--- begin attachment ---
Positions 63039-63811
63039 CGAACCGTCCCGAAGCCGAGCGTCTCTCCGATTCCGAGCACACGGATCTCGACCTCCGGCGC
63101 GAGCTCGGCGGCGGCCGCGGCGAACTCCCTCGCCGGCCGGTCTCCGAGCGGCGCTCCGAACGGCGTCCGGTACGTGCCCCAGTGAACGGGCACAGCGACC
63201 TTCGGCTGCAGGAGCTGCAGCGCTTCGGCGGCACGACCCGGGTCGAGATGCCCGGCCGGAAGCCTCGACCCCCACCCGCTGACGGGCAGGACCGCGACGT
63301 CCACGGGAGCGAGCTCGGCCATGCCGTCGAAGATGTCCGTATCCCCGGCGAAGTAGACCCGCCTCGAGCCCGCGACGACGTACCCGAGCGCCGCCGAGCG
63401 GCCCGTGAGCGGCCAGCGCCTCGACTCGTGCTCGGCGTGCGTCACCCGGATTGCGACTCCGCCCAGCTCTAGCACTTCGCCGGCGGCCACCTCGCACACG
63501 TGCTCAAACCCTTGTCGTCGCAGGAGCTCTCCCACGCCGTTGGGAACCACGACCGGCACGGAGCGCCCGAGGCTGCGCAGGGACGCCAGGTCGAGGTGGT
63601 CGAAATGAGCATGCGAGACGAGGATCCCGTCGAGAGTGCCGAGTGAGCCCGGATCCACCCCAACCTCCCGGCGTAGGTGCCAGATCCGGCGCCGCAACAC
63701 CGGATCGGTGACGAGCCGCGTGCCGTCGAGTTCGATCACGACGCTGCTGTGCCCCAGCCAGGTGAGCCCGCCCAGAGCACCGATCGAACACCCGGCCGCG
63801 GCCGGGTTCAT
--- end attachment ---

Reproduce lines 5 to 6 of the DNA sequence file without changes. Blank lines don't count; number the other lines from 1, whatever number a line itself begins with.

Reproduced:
63301 CCACGGGAGCGAGCTCGGCCATGCCGTCGAAGATGTCCGTATCCCCGGCGAAGTAGACCCGCCTCGAGCCCGCGACGACGTACCCGAGCGCCGCCGAGCG
63401 GCCCGTGAGCGGCCAGCGCCTCGACTCGTGCTCGGCGTGCGTCACCCGGATTGCGACTCCGCCCAGCTCTAGCACTTCGCCGGCGGCCACCTCGCACACG